What ratios differs per rock. Thus can only tell if it affect ph by testing it.
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post #9 of 24 (permalink) Old 06-07-2009, 02:43 AM
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Found this through a quick google - "Water becomes hard by dissolving soluble salts from the rocks or soil over or through which it flows. Some rocks, for example slate, granite, gneiss and schist, contain little or no soluble material and, as such, have a negligible effect." - then there was one site that suggested to stay away from it, that's the first time I've ever heard that, in contrast to the norm, so it goes on the list of many web pages I'll ignore from now on.

Quickest way to tell is scrape the surface and drip some hydrochloric or acetic acid from a liquid nitrate or nitrite test kit and see if it sizzles.


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post #10 of 24 (permalink) Old 06-07-2009, 02:50 AM Thread Starter
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Found Some rocks, for example slate, granite, gneiss and schist, contain little or no soluble material and, as such, have a negligible effect." - then there was one site that suggested to stay away from it.
This makes sense to me for granite is made of several types of rock and it vary per rock.

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Quickest way to tell is scrape the surface and drip acetic acid from a liquid nitrate test kit and see if it sizzles.
This only show if it has carbonates, like limestone, correct? Granite can also contain potassium feldspar alkaline which makes me think it could raise the ph. If it only slightly does adding sodium bicarbonate should help.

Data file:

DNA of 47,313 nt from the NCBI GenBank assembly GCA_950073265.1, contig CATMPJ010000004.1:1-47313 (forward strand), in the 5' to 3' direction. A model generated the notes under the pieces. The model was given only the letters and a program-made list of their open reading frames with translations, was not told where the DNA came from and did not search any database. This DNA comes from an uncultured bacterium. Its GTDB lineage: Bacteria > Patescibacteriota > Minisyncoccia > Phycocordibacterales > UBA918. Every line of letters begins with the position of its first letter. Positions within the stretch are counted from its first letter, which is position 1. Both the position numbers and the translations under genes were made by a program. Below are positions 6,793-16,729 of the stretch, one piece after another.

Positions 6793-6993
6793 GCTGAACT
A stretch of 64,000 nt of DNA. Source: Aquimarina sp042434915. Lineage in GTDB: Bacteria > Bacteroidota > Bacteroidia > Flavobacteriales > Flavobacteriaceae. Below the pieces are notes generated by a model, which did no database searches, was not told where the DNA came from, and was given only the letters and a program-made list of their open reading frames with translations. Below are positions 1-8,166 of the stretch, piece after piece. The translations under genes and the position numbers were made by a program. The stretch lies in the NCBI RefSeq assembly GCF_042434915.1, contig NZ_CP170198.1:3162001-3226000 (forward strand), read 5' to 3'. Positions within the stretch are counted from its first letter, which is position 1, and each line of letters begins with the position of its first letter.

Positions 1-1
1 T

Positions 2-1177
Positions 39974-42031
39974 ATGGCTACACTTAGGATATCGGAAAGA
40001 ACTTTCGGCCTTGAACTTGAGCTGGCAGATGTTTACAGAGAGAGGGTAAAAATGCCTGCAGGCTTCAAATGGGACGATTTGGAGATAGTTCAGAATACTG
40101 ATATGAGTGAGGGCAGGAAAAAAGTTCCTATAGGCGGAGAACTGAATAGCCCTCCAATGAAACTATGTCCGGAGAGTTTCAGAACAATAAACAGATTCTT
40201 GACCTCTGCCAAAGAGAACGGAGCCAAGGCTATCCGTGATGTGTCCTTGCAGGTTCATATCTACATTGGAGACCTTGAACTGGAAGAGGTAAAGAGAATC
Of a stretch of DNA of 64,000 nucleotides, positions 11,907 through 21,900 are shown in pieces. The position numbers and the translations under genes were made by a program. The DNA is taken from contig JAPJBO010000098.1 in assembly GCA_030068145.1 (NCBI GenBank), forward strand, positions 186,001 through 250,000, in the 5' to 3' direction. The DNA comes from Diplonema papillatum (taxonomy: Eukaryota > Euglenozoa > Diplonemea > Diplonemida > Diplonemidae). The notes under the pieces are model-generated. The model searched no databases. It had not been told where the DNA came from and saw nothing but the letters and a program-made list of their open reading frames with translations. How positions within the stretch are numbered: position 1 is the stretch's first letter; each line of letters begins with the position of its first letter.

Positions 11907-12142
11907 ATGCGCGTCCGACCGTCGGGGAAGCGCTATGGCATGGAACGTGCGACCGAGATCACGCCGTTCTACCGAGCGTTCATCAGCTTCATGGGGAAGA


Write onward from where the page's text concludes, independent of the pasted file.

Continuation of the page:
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post #11 of 24 (permalink) Old 06-07-2009, 03:41 AM
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Well, I'm no chemist and that's venturing into areas I'm not that strong in, but as far as I know, hydrochloric acid reacts to calcium carbonate and magnesium, as well as carbonate and bicarbonate. Which ones cause the bulk of the fizz I don't know, a lot of us already know what bicarb does in acid. . I just consider a pass on the fizz test as aquarium safe. I'm sure any 'negligible' or slow reactions will be made truly negligible by routine water changes.

edited typos


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post #12 of 24 (permalink) Old 06-07-2009, 04:15 AM Thread Starter
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hydrochloric acid reacts to calcium carbonate and magnesium, as well as carbonate and bicarbonate.
So basically if anything leaches that will affect the water chemistry it will cause a fizzing when acid is dropped onto the rock?

I was concerned for read that the granite has potassium feldspar alkaline in it.
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post #13 of 24 (permalink) Old 06-07-2009, 09:10 AM